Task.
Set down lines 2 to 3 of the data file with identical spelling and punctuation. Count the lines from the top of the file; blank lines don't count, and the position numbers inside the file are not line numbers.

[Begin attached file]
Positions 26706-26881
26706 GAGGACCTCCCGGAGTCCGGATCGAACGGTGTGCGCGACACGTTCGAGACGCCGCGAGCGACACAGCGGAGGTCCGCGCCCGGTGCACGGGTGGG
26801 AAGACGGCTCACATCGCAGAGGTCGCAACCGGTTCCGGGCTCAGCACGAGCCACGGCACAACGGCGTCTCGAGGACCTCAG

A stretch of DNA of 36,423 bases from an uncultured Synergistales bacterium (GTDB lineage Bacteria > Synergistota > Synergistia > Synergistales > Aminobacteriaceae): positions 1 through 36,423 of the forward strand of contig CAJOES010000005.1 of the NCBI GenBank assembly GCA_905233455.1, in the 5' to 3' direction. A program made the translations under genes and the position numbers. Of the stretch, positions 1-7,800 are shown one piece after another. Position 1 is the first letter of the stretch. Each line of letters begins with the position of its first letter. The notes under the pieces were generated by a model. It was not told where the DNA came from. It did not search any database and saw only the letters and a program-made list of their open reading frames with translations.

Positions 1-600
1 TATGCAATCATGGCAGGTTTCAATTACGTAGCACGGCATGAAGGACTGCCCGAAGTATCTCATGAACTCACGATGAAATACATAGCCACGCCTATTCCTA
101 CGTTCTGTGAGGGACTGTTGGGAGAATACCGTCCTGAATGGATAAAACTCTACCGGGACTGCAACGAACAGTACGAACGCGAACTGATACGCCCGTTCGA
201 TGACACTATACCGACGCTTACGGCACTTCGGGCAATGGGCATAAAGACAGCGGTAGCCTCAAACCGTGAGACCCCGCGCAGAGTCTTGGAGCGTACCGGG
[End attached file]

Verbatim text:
26706 GAGGACCTCCCGGAGTCCGGATCGAACGGTGTGCGCGACACGTTCGAGACGCCGCGAGCGACACAGCGGAGGTCCGCGCCCGGTGCACGGGTGGG
26801 AAGACGGCTCACATCGCAGAGGTCGCAACCGGTTCCGGGCTCAGCACGAGCCACGGCACAACGGCGTCTCGAGGACCTCAG